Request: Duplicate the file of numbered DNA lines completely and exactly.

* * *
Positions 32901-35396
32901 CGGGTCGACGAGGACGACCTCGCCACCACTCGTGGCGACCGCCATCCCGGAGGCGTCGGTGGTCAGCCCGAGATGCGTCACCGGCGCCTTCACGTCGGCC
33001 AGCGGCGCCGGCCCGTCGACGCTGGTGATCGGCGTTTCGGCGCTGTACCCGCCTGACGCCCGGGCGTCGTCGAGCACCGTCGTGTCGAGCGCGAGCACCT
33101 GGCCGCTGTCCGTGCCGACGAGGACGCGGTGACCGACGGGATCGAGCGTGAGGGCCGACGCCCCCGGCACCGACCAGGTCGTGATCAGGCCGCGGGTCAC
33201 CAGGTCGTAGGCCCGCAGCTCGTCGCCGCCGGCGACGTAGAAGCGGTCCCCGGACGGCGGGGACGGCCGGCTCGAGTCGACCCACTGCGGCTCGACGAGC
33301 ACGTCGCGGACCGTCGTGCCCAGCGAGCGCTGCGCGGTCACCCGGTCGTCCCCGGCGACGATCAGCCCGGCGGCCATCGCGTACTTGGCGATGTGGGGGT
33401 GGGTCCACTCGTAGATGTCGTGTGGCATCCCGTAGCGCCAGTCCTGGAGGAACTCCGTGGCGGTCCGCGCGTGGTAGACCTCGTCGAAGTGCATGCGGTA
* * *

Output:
Positions 32901-35396
32901 CGGGTCGACGAGGACGACCTCGCCACCACTCGTGGCGACCGCCATCCCGGAGGCGTCGGTGGTCAGCCCGAGATGCGTCACCGGCGCCTTCACGTCGGCC
33001 AGCGGCGCCGGCCCGTCGACGCTGGTGATCGGCGTTTCGGCGCTGTACCCGCCTGACGCCCGGGCGTCGTCGAGCACCGTCGTGTCGAGCGCGAGCACCT
33101 GGCCGCTGTCCGTGCCGACGAGGACGCGGTGACCGACGGGATCGAGCGTGAGGGCCGACGCCCCCGGCACCGACCAGGTCGTGATCAGGCCGCGGGTCAC
33201 CAGGTCGTAGGCCCGCAGCTCGTCGCCGCCGGCGACGTAGAAGCGGTCCCCGGACGGCGGGGACGGCCGGCTCGAGTCGACCCACTGCGGCTCGACGAGC
33301 ACGTCGCGGACCGTCGTGCCCAGCGAGCGCTGCGCGGTCACCCGGTCGTCCCCGGCGACGATCAGCCCGGCGGCCATCGCGTACTTGGCGATGTGGGGGT
33401 GGGTCCACTCGTAGATGTCGTGTGGCATCCCGTAGCGCCAGTCCTGGAGGAACTCCGTGGCGGTCCGCGCGTGGTAGACCTCGTCGAAGTGCATGCGGTA